FARMINGTON — Matt Glover held the reins of two Belgium horses Wednesday morning while his father, Randy Glover, checked over the large animals in the brisk weather.

The horses, Jim, 9, and King, 12, weighed 2,900 pounds combined. They stood relatively still outside the pulling ring while Randy Glover of Milton Township in Oxford County waited to hear the lineup for the twitching contest.

“We’re doing this for fun,” his son, Matt of Rumford, said.

Three generations working with horses are involved, Randy said.

“I’ve had horses all my life. I grew up with them,” he said. “I always worked in the woods. I’m still cutting wood with them.”

Matt pulls professionally and planned to compete in that category with his horses Wednesday night. He helped his father set up.


The family has 10 Belgian horses.

The announcer read the lineup of pullers over the loud speaker. He and Jim would go second.

He went to check out the course Jim would pull a log through. The two horses would work together, later.

Jim is used to pulling logs.

“We cut wood with him all the time,” Randy said.

The colts and young horses are trained by putting a little more load on them each time to pull. Most of the horses are broken in when owners get them, he said.


It takes a lot of driving and practice.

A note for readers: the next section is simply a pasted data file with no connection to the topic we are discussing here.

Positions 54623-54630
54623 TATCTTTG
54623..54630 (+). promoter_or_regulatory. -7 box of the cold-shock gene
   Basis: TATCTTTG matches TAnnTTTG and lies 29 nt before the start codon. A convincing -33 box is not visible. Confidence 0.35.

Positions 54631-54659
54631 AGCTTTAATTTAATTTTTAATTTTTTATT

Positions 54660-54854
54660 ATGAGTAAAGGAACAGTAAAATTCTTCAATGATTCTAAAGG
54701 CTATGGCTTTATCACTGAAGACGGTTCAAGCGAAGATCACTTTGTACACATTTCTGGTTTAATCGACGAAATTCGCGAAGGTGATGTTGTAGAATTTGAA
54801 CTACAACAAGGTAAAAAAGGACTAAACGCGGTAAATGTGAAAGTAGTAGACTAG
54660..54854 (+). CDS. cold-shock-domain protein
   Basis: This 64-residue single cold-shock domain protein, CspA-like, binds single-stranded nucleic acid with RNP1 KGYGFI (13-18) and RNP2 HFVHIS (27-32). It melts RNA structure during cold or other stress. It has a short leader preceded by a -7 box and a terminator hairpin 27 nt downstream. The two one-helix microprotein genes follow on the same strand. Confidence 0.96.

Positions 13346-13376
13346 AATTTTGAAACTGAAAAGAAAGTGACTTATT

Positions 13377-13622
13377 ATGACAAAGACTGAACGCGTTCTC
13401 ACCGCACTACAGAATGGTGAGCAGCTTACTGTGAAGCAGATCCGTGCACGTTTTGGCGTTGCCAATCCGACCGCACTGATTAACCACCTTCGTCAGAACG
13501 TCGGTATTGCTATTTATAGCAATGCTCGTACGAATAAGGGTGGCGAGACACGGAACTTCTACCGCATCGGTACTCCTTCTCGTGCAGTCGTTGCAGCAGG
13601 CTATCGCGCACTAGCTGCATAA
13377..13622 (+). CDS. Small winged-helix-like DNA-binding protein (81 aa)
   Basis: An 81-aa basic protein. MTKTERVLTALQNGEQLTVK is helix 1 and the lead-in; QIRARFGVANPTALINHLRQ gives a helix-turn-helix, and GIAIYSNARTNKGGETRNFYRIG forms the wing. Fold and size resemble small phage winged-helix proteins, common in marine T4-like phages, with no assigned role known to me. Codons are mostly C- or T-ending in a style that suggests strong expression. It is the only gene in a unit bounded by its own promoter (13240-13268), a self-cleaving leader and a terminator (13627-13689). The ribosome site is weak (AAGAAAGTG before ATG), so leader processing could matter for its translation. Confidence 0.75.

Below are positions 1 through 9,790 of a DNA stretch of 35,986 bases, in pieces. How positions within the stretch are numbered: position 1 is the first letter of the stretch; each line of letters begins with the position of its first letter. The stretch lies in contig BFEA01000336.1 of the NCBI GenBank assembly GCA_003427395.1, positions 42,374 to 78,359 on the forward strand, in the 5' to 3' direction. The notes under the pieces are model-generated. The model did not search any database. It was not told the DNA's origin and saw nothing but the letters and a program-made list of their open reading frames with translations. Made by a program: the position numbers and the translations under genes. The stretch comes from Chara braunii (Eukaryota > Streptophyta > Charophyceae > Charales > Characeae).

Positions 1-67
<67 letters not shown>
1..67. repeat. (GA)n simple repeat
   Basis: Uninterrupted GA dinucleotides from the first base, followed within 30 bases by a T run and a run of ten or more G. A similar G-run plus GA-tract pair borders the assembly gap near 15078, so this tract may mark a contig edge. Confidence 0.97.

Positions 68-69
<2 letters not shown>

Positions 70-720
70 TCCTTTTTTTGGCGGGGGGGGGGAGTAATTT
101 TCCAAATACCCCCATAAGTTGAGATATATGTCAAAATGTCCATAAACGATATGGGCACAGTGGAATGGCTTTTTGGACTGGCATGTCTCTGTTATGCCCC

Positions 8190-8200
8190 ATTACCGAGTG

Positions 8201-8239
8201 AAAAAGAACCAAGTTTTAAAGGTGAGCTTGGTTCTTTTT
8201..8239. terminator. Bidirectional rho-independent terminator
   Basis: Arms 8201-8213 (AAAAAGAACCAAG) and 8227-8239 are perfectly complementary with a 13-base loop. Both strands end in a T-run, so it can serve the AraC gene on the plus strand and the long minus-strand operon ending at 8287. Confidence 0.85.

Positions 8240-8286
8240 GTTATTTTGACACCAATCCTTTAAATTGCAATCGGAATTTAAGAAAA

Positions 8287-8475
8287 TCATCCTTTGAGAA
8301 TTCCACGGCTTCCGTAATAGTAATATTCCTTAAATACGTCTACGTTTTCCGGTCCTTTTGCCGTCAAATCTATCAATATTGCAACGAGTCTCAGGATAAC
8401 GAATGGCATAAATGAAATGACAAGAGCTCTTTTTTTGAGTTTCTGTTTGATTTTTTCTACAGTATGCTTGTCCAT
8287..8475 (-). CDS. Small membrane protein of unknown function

“Practice makes perfect,” he said.

The family, including son Ryan, enjoy pulling with horses. Grandson Isaac, 2, Matt’s son, already has his own calf and pony.

“If we didn’t enjoy it, we wouldn’t do it,” Matt said.

Horses are expensive to maintain, Randy said, and he believes that is one reason he has seen a decline of animals entered into pulling contests at fairs.

“Our grain bill is nearly $1,000 a week,” he said. “You have to work extra outside of the home. We have to cut a little more wood to keep them.”


Just to buy a decent horse ready to pull costs about $2,500. Then there are shoes, hay, grain and veterinary bills, he added.

His and Jim’s names were heard through the ring by an announcer.

It was time for them to participate in the farmer’s pull. They walked into the ring and hitched the log to Jim.

Then driver and horse were off around the ring.

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